Today's Reading

CHAPTER 1

7:15 A.M., WIND GAP, PENNSYLVANIA.

350 MILES REMAINING.

Ten years ago, my boyfriend killed my best friend.

For a long time, that's all anyone thought about when they looked at me. Christ, for a long time that's all 'I' thought about when I'd catch my reflection in the mirror: sand-brown eyes, so plain compared to Emily's vivid green, with dark shadows forming in the creases underneath. 'I am Micah Wilkes,' I'd say to myself, 'former girlfriend of Alex Swift, former friend of Emily Winters'. Or: 'I am Micah Wilkes, and I make bad decisions.' Or, in my darker moments, 'I am Micah Wilkes, and the one thing I've learned, the one thing I know for sure, is you can't trust anyone but yourself'.

Those old mantras come back to me now, and I try to put them out of my head, to focus instead on the rhythmic sweep of the windshield wipers, the sharp pings of sleet against the glass. I glance up toward the rearview mirror, study the ice-slicked road behind me. A white sedan approaches, moving fast; I hold the steering wheel tight as though my grip could provide some protection against what's about to happen. But the sedan jolts to the left at the last minute, speeding past me, continuing on its way, and then I'm alone again: just woods and road and snow.

I shouldn't have let my guard down, shouldn't have let myself forget. These past few years have been good—even better than good, at times. They've been normal. I'd find myself at Stomping Grounds, laughing at a customer's corny joke, or burrowing into Ryan on the couch, his yellow and black fleece pulled up over us, my cold toes warmed under his feet, and I'd think: 'Maybe this is what other people have been doing all this time. Maybe this isn't so bad.'

I reach out across the passenger seat for my messenger bag and pull it toward me, across a bed of crumpled-up papers and loose wrappers. My car isn't usually disheveled like this, but I've had things other than cleaning on my mind. I fish around in my bag until my fingers touch my phone. I pull it out, take a breath, and check the screen.

Five missed calls. None of them from you.

I need to talk to you, Joshua. You need to talk to me. It wasn't him. I got it wrong. I'm trying to fix things. I just want to make things right.

That's why I'm coming to find you.

CHAPTER 2

7:33 A.M., STROUDSBURG, PENNSYLVANIA.

335 MILES REMAINING.

I've been trying to think of what to say when I see you, how to make you understand. I should start a few weeks ago, I think; that's when everything began to shift out of focus. In fact, I can pinpoint the day: the first Sunday in November, the first day it really felt like winter was approaching, when the temperature dropped twenty degrees and the clouds threatened snow, and Mrs. Klein nearly died right on the floor in the middle of Stomping Grounds, with everyone twisting around in their seats to get a better view. That's what took me back to the campsite for the first time in almost ten years. That's what set this all in motion.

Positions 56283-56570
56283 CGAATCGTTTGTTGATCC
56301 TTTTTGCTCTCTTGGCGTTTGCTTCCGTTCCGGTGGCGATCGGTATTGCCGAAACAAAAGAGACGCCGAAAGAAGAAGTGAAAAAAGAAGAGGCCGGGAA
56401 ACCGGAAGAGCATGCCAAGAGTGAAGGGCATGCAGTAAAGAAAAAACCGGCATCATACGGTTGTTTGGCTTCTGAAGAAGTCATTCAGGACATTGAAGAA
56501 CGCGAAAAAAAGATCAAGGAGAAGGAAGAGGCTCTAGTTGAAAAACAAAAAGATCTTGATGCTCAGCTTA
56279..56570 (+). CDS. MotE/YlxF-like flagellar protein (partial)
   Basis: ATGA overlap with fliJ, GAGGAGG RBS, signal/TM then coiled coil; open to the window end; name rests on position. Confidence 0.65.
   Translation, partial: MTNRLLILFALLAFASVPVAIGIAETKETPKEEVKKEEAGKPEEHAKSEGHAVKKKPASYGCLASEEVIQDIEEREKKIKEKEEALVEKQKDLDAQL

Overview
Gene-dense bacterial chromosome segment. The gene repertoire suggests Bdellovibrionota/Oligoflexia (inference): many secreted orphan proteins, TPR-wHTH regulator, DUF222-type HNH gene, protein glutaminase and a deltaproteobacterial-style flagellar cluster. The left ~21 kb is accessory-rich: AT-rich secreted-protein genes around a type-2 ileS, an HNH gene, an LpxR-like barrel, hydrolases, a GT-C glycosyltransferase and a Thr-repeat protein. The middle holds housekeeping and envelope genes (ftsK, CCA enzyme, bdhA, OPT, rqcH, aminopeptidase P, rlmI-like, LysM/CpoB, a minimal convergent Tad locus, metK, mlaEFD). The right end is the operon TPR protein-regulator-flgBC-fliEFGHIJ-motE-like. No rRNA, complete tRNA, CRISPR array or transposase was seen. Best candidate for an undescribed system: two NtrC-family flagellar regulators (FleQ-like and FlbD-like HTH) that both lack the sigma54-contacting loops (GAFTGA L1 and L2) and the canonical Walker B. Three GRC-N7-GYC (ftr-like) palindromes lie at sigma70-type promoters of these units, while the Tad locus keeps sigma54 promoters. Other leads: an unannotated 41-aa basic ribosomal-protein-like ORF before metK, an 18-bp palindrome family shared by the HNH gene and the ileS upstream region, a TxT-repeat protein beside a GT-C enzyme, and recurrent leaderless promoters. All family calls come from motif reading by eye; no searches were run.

I'm sure you remember how seriously everyone takes the holiday season in Calvary, and I think things have only escalated since you've been gone. The entire downtown was plastered in competing decorations, with dancing skeletons or turkeys in pilgrim hats displayed prominently in most of the shop windows. Hotel Calvary— always ahead of the curve—already had garland wrapped around the poles supporting its awning, and someone had recently tied big red bows around all of the streetlights in preparation for the holidays. I set up my chalkboard easel on the sidewalk, which featured a large pumpkin sketched out in orange chalk, and scribbled GOBBLE GOBBLE! next to the block of text advertising our apple cider.

I unlatched the doors at my normal time. The high schooler who helped me out part-time on weekends, Anna McCarron, arrived twenty minutes late, which was also her normal time. We were busy, but not overly so: the Sunday crowd is more steady than the typical weekday crowd, but without the rush of people around seven-thirty trying to get coffees on their way to work. It wasn't busy enough for Anna, apparently, who rested on her elbows in between customers, swiping listlessly on her phone, blond hair brushing the countertop. Her hair was always down, no matter how many times I asked her to tie it back. I bussed tables and cleaned coffee mugs and—maybe just to make a point to Anna that there was always more work to be done— wiped down the windows overlooking Main Street.

I opened Stomping Grounds when I came back from Chicago, using the money I got from selling my mother's place. We're right in the spot where Mr. Hunt's ice cream shop used to be, the place you, me, and Emily used to walk to on Saturdays when we couldn't come up with anything better to do. Sometimes we'd take Culver Street down from your house, shuffling along in single file, diving off the street onto the narrow dirt ridge lining the road when an unexpected car hurtled around a bend. Other times, we'd cut through the woods—the better way, the more direct way—but then we had to pass through some of Mr. Reeves's property, and he used to get so mad that he posted signs promising to shoot the next kid who came through.


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